Curriculum development is currently in the hands of two small teams isolated from teachers and assessors and program evaluators. IT&E Modernization, and therefore SOLET Modernization, sees development teams consisting of language education practitioners, program designers, knowledge management personnel, personnel managers, psychologists, and learning science experts collaborating with each other, and specialists from other areas (such as simulation designers) in curriculum and program design, development, implementation, validation, and maintenance. The expertise and experience of military language education and training establishments throughout NATO and among its partners, as well as current research and development in the knowledge sciences, already complement language curriculum development in the CF; collaboration will increase as funding for large-scale projects shrinks. An environment and social structures for collaboration already exist, but they are under-utilized.

Assessment of linguistic proficiency today is conducted at several levels.  Certification of OL proficiency is conducted by means of the Public Service Commission Second Language Evaluation tests delivered in person, by telephone, on-line, or on paper at designated test administration sites. In time, all these can be delivered on-line. Current research in the USA has validated on-line listening and speaking proficiency tests. The SOLET assessment team in St-Jean develops and delivers assessment instruments for performance checks (summative) and enabling checks (formative) for both the Canadian and International language programs. They also develop diagnostic tests to assist in course placement and verification of profiles. As these instruments move to on-line delivery, more effort can be devoted to the development of computer adaptive tests and the refinement of other tests to produce more accurate results. And just as program development teams will have the ability to tap a wider range of expertise, so will assessment development teams. This ability to ‘tap’ extended expertise in testing and program development has been one of the strengths of SOLET; Canada’s long-term engagement with the Bureau for International Language Co-ordination (BILC), the NATO advisory body on language issues, has facilitated assessment and development expertise for over 40 years, and has done much to establish Canada as a world leader in language education and training.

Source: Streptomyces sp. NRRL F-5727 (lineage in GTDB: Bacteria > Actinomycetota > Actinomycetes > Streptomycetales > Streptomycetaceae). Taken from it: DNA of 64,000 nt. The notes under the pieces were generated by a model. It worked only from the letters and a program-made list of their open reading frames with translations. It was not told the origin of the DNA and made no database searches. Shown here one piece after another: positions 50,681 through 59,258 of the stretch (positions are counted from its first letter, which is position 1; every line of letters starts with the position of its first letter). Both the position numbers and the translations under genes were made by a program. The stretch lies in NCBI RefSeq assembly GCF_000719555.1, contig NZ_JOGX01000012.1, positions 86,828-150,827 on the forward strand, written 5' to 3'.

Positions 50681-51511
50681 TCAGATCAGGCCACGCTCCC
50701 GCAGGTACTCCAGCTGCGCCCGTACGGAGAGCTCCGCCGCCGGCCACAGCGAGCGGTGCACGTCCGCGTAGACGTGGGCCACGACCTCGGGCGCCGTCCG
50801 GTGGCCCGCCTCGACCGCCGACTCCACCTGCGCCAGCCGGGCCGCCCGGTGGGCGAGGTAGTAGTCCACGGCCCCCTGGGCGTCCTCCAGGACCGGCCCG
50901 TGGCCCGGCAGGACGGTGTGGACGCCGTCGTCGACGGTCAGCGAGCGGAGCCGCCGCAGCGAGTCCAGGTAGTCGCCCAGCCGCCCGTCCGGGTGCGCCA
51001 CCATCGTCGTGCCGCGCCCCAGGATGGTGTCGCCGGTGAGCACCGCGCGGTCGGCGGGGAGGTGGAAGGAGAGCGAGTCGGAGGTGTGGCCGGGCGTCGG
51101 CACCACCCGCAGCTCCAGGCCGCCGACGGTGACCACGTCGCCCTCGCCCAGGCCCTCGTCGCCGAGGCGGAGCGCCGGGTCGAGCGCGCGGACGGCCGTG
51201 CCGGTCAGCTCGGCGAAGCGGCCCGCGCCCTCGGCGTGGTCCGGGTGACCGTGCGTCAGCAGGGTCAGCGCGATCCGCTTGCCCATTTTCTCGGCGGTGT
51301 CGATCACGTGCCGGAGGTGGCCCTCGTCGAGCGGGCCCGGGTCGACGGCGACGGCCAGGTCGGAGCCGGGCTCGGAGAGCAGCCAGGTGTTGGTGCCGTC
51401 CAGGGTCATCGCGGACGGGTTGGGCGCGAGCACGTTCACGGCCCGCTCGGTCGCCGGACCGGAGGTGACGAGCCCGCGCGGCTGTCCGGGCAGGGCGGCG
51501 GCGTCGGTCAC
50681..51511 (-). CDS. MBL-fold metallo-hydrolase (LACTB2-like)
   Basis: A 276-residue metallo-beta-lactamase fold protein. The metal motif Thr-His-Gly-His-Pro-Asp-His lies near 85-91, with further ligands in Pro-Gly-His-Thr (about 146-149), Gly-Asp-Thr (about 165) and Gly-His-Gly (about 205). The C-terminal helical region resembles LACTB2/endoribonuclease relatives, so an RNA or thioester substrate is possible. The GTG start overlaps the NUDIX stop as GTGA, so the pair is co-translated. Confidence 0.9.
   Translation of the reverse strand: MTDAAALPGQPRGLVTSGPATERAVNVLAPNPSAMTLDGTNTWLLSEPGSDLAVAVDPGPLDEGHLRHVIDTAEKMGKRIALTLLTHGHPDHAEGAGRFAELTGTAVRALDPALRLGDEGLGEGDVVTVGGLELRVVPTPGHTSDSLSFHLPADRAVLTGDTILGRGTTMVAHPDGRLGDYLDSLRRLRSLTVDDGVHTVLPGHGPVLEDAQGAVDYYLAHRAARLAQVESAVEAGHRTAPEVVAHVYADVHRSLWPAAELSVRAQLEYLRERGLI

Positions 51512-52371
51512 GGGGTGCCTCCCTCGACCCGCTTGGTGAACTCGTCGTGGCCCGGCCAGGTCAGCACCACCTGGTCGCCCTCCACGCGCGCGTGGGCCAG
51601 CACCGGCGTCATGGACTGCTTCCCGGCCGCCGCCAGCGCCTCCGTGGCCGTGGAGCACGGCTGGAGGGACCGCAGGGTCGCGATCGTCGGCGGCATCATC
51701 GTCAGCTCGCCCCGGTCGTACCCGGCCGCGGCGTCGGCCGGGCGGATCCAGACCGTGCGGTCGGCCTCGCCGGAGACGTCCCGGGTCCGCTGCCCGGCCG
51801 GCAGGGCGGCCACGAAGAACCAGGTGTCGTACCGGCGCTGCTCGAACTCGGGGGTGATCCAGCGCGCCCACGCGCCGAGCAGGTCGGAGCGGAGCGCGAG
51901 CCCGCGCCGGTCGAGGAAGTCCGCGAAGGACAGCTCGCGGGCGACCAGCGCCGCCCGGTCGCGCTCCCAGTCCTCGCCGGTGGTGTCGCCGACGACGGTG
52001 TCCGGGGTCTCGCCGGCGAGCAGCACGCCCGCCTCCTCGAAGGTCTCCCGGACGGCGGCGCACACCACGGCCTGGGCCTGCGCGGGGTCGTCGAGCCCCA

For managers, ready access to online tools for learners to manage their own learning within the requirements of the CF will eliminate many of the roadblocks to language learning and assessment. Providers of opportunities for learning will be able to rely upon a learning environment that supports corporate requirements and individual interests. 

The opening paragraphs herein provided a rather bleak picture of SOLET. But access to on-line support for self-directed learning is improving quickly, access to testing is becoming easier through policy change, and the professionalism of teaching and testing staff continues to grow. These are good starting points. SOLET has evolved slowly from a training activity to a learning strategy in order to meet increasing demands on CF members, and on the employment, training, and education systems that support them.  Responding to greater demand with fewer resources is urgent, and it has begun. But it will take time. In the meanwhile, short-term changes to policy, to management structures, and to program design and delivery are needed. The longer-term strategy and goals are clearly articulated for IT&E in general, and the SOLET programs need to engage fully in IT&E Modernization in order to better serve the CF, and to meet legislated as well as employment requirements.

The need for change is urgent. Legislative requirements will not go away, and neither will operational and occupational requirements for bilingual personnel -- people who can work in both languages. Our current language education and training systems cannot support growing demand, and we cannot expect current levels of funding to continue. In the context of an employment system that requires mobility and responsiveness, the option of contracting all SOLET services is unrealistic and ultimately unworkable. Put simply, unless there is commitment to continuing to modernize SOLET, the CF requirement for bilingual personnel cannot be met.

Dr. Richard D. Monaghan is the Senior Staff Officer: Language Planning and Policy at the Canadian Defence Academy (CDA).  He chairs the Bureau for International Language Cooperation, and has extensive experience in language education and assessment as a college and university teacher, manager, and administrator.  He joined CDA in 2003.

Bureau for International Language Coordination (BILC) Conference

DND Photo.

Bureau for International Language Coordination (BILC) Conference, St-Jean-sur-Richelieu, 1983. Brigadier-General McLaws (front row, centre), produced a report on Second Language Training that resulted in the establishment of the Military Second Language Training Plan (MSLTP) in 1985.